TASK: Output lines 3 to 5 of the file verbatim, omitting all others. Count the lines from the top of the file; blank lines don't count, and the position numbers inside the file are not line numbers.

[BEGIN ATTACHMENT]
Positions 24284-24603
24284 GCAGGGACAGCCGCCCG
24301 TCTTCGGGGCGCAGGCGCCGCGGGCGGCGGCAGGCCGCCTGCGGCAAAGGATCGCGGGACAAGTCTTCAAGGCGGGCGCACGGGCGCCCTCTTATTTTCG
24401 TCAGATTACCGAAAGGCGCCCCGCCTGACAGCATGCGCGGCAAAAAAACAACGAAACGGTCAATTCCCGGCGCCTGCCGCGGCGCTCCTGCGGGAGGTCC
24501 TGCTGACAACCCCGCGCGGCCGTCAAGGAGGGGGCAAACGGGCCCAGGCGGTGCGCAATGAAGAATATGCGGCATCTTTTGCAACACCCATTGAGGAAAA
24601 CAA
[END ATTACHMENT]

24301 TCTTCGGGGCGCAGGCGCCGCGGGCGGCGGCAGGCCGCCTGCGGCAAAGGATCGCGGGACAAGTCTTCAAGGCGGGCGCACGGGCGCCCTCTTATTTTCG
24401 TCAGATTACCGAAAGGCGCCCCGCCTGACAGCATGCGCGGCAAAAAAACAACGAAACGGTCAATTCCCGGCGCCTGCCGCGGCGCTCCTGCGGGAGGTCC
24501 TGCTGACAACCCCGCGCGGCCGTCAAGGAGGGGGCAAACGGGCCCAGGCGGTGCGCAATGAAGAATATGCGGCATCTTTTGCAACACCCATTGAGGAAAA